Cancer quackery news: Stanislaw Burzynski threatens one of his own patients over website

Anti-cancer-quackery blogger Robert Blaskiewicz has a blog post up that details how Houston-based "alternative cancer treatment" practitioner Stanislaw Burzynski (photo at left) whom many reasoned minds in the oncology field would describe as a quack, has crossed a new line in his ongoing awfulness.

The latest: Burzynski's rep threatened one of his own patients, Wayne Merritt who had advanced pancreatic cancer, after Wayne (right) and his wife Lisa published a website detailing how they'd been duped.

That site,, is still up, despite the nastygram threatening "to file a legal lawsuit" for its purportedly "defamatory" contents.

Threatening bloggers is nothing new for Burzynski, but threatening cancer patients is, as far as I can tell.

Blaskiewicz adds,

The Skeptics for the Protection of Cancer Patients is looking to put an actual dent into Burzynski's wallet while shaming him publicly for what he's done by raising money for St. Jude's Children's Research Hospital. We're trying to raise $30,000, the cost of starting his bogus trials according to a patient who was dead just days after starting his treatment. We're donating all of it in his name on his birthday, Jan 23rd. That same day, we're issuing a challenge to the Clinic to MATCH THE TOTAL that skeptics raise. That's the big thing. Regardless of whether or not he participates (and I suspect that it's hard to shame the shameless), we plan to say that it's probably the greatest contribution to cancer research ever made in his name. :) The fundraiser is here. For bloggers who want to help drive his google search results into the toilet (by putting reliable info in its place), a guide can be found at Feel free to use the birthday ducky graphic I have there. :)

Below, two excerpts from the nastygrams sent by Burzynski's rep to Wayne Merritt’s wife. They're pretty wacky. And it takes a special kind of asshole to bully a cancer patient and his wife in this manner.

And Dr. Harriet Hall, aka "The SkepDoc," sent around this email backgrounder to Skeptics and pro-science types. It's a good place to start, if you're not familiar yet with Burzynski.

I'll paste it here, below:

Stanislaw Burzynski is a doctor who has lured patients to his Houston clinic with two promises: to try to cure their incurable cancers with his antineoplaston treatments, and to enroll them in a clinical trial. Patients in clinical trials are usually reimbursed for all expenses and paid for participating. Instead, Burzynski makes them pay for everything, typically $30,000. And, he is only claiming to do clinical trials because the FDA has investigated him and has prohibited him from treating patients outside of trials. So he pretends to be doing clinical trials, but he never publishes any results. Instead of a research protocol with IRB oversight and informed consent, he offers "individualized" experimental treatments to patients without any randomization or controls. He produces his own drugs and charges more than they would cost elsewhere. He claims to have many miraculous successes, but a website is accumulating the case histories of his far more numerous failures.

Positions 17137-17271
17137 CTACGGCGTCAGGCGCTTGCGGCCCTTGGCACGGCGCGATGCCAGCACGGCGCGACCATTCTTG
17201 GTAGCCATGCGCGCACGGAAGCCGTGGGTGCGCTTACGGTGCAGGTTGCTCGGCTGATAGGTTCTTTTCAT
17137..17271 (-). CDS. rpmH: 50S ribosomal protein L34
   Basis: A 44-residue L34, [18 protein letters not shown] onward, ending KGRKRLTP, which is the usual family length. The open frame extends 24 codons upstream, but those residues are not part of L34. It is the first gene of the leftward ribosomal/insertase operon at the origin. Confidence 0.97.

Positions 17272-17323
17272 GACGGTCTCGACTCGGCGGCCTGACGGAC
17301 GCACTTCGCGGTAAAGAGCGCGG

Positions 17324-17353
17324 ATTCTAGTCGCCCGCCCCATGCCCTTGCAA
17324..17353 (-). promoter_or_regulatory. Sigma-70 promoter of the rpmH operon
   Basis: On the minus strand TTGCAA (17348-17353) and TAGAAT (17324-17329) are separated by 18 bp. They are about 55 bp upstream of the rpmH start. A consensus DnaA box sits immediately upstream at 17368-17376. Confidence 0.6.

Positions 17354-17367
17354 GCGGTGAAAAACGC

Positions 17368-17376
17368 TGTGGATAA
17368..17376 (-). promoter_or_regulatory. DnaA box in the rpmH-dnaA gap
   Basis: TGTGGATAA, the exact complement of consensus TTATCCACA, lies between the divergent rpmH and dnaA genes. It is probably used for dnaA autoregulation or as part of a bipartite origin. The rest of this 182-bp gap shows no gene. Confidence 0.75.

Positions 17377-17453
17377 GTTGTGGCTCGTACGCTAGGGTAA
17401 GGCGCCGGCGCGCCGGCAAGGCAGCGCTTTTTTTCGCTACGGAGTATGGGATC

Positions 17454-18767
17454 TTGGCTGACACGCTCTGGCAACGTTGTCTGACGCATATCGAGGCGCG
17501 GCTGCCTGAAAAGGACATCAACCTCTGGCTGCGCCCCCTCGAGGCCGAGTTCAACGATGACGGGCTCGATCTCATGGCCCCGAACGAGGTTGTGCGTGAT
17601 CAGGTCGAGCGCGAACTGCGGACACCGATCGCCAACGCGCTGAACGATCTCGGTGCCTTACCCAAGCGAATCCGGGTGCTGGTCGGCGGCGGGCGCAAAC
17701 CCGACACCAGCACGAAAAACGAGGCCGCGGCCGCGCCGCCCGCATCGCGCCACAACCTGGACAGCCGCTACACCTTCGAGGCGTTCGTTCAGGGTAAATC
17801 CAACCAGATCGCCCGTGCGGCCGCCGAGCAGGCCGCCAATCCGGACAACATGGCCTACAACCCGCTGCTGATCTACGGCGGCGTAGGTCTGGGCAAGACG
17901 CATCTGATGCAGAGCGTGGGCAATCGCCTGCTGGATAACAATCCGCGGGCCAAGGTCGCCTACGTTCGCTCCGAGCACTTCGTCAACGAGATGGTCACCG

Read some of the stories here and weep. Just one example: He told a patient his cancer had shrunk by 84% on the latest MRI, so the patient assumed he was improving and wrote a check for another course of treatment. Then the neurosurgeon who had originally operated on him got a hold of the MRI and saw that the tumor was actually unchanged; the Burzynski Clinic had misinterpreted the healing of the hole where part of the tumor had been removed. Over a hundred of these cases have been collected and are gradually going up on the website to counter the testimonials on the misleading Burzynski Patient Group website. [The most recent entry demonstrates that threats have been issued against cancer patients.]

A website entitled "The Houston Cancer Quack" has been established to carry out a fund raising drive. The plan is to raise $30,000, the typical cost of treatment for a Burzynski patient, and to notify Burzynski on his birthday as a sort of birthday present. The money will go to support legitimate cancer research at the St. Jude Children's Hospital, and Burzynski will be challenged to match the donation. He can afford it. He lives in a $6 million, 14,495 square foot mansion.

He continues to offer unethical treatments to these desperate patients, who are being financially ruined in the pursuit of false hope and have been robbed of the opportunity for conventional palliative care and precious time with their families.

For more information see the article Dr. Gorski wrote on the "Science-Based Medicine" website today.

Also see the numerous articles he has written on the Respectful Insolence website.

What Burzynski is doing is evil. The FDA tried to stop him and failed. The Texas Medical Board tried to stop him, but lost on a technicality. We are hoping this fund raising drive will bring his misdeeds to the attention of the public. We hope the media will pick it up and spread the word to a wide audience.

This is a win/win proposition: You can support cancer research for children and simultaneously embarrass a doctor who is getting rich preying on vulnerable cancer patients. I can't think of a worthier cause. Please, PLEASE go to this webpage.

Click on the donate button. It's secure and simple to make a donation with your credit card online.

Skeptics, Unite! Here's a chance for skeptics to really make a difference.


      1.  @CW – well, if you read the patient stories on that website – that seems exactly what Dr. B & his monstrous staff are doing. Charging tens of thousands of dollars for “treatments” – and sending them across state lines – making this a Federal situation – and showing ZERO results?

        1. Oh, it’s absolutely projection. If they admitted to any wrongdoing they’d simply reply with “but herbs are harmless, so what we’re doing is still net-positive!”

  1. Ah, yes. Marc Stephens, the threatener in that story, threatened me repeatedly (and mostly incoherently) when I wrote about his threats against others.

    1. Wait, is that the same nutcase who threatened a 15 year old kid in the UK for blogging about the Burzinsky fraud?

  2. As Xeni writes, “it takes a special kind of asshole to bully a cancer patient and his wife in this manner.”

    How convenient that he also looks the part, as well.

    1. How about these folks who are cheerfully claiming that the Newtown shootings were a setup, and are smearing the doctor who took some of the kids in? Assholes indeed, but not as special as I’d like.

      1. It’s all part of a nurturing environment where opinions all have the same weight and conflict sells, so utter and complete batshittery is “the other side of the argument”.